How To Pick The Right Tenant. Changing Places Real Estate


Many investors have already experienced the tenant from hell. It may have been daily calls to fix a loose door handle or unexplained holes in the walls and broken glass.

These problems, no matter how big or small, can make owning a rental property a real nightmare; especially if you’re managing the property yourself. What is the best way to avoid the tenant from hell? Secure the best tenant you possibly can.

This is not as easy as it sounds and it can be tricky. Finding a good tenant will mean learning from mistakes and reading between the lines. It means being diligent and critical, but in the absence of anything more substantial, it can also mean going with your gut feeling.


Take care of your property

Be mindful of who you attract to the property in the first place. A decent property in decent condition should attract a decent tenant. You don’t need a brand new million-dollar property in a great location to attract the best tenants. You just need to provide appropriate accommodation to attract suitable tenants. A clean and tidy property with all fixtures and fittings in working order is a good start.


Take note at inspection

At the inspections make a mental note – or perhaps even jot down – who is who. Remember the names of the organised couple that had their application ready to go as soon as they walked in. Don’t forget the couple that smelt strongly of cigarettes even though their application states they’re non-smokers. Keep in mind that the parents of the children yanking on curtains and kicking doors did not make any effort to stop them.


Related Article: ‘I wish I hadn’t done it’: Is renting to family or friends ever a good idea?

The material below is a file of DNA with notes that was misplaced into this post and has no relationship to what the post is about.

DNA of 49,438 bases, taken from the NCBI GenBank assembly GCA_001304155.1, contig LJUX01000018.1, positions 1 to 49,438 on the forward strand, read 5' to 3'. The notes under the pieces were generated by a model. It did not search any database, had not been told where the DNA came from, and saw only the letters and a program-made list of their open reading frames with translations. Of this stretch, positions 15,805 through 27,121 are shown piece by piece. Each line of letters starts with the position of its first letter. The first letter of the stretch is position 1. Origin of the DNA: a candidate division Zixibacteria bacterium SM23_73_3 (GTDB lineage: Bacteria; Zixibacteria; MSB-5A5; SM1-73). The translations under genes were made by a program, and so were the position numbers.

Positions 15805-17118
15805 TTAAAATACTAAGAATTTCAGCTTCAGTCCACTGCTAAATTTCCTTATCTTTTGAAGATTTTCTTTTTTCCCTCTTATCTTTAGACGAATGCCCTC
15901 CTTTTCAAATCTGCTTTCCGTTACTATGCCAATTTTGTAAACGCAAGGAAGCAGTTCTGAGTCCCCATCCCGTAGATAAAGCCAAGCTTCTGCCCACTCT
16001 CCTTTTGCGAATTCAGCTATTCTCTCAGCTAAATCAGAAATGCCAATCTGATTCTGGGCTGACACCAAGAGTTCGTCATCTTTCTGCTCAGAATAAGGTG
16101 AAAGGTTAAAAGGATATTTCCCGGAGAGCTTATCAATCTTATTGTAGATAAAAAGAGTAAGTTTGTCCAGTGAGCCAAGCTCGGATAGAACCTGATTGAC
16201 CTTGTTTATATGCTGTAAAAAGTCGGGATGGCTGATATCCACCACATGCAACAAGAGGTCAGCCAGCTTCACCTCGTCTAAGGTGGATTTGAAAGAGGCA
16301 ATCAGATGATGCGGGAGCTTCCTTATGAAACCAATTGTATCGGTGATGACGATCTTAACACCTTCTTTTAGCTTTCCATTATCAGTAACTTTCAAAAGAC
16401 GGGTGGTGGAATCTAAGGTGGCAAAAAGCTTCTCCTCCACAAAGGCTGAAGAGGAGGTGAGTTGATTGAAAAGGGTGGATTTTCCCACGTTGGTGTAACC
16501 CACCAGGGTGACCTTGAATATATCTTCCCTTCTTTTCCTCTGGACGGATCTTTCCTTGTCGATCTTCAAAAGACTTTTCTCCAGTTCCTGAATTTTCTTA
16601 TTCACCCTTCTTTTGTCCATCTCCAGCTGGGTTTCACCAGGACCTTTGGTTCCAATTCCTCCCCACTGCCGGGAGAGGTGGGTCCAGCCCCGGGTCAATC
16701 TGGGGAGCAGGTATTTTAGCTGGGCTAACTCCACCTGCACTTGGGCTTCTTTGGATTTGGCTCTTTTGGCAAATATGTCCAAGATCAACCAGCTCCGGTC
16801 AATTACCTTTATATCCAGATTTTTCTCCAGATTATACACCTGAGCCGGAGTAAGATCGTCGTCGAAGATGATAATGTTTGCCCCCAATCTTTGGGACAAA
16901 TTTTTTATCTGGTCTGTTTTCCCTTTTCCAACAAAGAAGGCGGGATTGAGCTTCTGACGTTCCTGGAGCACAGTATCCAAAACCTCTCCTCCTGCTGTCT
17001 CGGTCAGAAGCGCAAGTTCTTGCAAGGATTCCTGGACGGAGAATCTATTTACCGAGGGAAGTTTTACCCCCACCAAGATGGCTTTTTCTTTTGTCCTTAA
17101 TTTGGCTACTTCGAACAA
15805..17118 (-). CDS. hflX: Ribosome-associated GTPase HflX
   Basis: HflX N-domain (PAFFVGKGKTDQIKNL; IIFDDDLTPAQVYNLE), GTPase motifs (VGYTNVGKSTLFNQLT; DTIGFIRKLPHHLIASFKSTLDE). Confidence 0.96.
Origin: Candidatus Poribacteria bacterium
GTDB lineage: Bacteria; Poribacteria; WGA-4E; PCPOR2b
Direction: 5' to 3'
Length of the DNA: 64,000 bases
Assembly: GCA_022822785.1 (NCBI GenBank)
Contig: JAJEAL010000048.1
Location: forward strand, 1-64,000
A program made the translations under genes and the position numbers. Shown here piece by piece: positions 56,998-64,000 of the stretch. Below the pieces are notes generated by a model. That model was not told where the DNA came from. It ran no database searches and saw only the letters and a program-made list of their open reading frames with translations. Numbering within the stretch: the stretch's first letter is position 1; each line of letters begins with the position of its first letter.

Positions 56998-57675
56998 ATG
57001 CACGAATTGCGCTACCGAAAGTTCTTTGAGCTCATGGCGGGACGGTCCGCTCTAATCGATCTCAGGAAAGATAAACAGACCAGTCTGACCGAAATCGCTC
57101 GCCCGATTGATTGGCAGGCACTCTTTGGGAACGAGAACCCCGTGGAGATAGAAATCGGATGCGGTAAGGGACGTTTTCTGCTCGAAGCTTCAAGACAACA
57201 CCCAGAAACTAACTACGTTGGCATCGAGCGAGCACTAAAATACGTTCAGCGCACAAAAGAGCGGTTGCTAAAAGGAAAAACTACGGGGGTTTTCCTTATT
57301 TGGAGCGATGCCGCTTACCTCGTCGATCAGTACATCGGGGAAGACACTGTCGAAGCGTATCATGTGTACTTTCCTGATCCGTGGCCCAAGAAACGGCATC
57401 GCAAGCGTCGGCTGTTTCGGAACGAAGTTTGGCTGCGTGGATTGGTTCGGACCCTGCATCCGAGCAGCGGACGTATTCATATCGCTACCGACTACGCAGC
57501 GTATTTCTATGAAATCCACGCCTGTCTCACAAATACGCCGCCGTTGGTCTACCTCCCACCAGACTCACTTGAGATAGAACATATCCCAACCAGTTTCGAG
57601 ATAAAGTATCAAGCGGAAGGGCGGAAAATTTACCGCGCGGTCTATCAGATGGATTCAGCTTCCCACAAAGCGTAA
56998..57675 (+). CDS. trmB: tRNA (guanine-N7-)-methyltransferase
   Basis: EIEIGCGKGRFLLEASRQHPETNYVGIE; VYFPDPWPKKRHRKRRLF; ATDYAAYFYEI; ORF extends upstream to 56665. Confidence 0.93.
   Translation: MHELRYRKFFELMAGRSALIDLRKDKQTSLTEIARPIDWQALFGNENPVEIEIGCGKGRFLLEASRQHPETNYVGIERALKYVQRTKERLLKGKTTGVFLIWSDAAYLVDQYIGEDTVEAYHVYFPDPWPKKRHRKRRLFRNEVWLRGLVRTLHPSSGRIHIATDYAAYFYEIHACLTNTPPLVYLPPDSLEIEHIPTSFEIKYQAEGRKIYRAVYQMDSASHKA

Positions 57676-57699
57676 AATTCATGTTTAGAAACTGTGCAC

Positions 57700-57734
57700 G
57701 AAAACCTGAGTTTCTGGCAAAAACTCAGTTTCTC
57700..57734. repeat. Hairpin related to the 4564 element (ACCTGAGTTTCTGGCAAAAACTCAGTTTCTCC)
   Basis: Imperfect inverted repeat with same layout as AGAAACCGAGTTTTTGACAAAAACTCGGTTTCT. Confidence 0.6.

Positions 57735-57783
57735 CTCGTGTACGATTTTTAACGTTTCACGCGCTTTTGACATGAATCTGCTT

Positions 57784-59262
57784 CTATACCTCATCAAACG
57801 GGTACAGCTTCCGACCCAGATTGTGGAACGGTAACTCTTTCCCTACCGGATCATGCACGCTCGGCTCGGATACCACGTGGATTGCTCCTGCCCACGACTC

Have your blinkers on

When going through applications and trying to pick the best tenant, read between the lines. An application that shows that someone has rented four different properties in 18 months may mean you have many references to pick from, but alarm bells should be ringing.

Check to see if all previous bonds were returned in full and if not why. Check that their current employment status is as is stated on the application by contacting their employer. Double check all identification provided until you’re sure the applicant is indeed who they say they are.

Upon contacting references, determine if the responses are really genuine. Contacting previous landlords or property managers is a good idea as they should have nothing invested in the outcome of your potential tenant and they may empathise with your position.


Go with your gut

If you have a bad feeling about an applicant, move on to the next one. This is also true for picking from a number of applicants that you don’t like. If there isn’t a desperate need to have the property rented, drop the rent slightly and have another round of inspections. It is better to have no tenant in your property than a bad tenant.


This article was originally published by Peter Koulizos on the 10th Aug 2016 via



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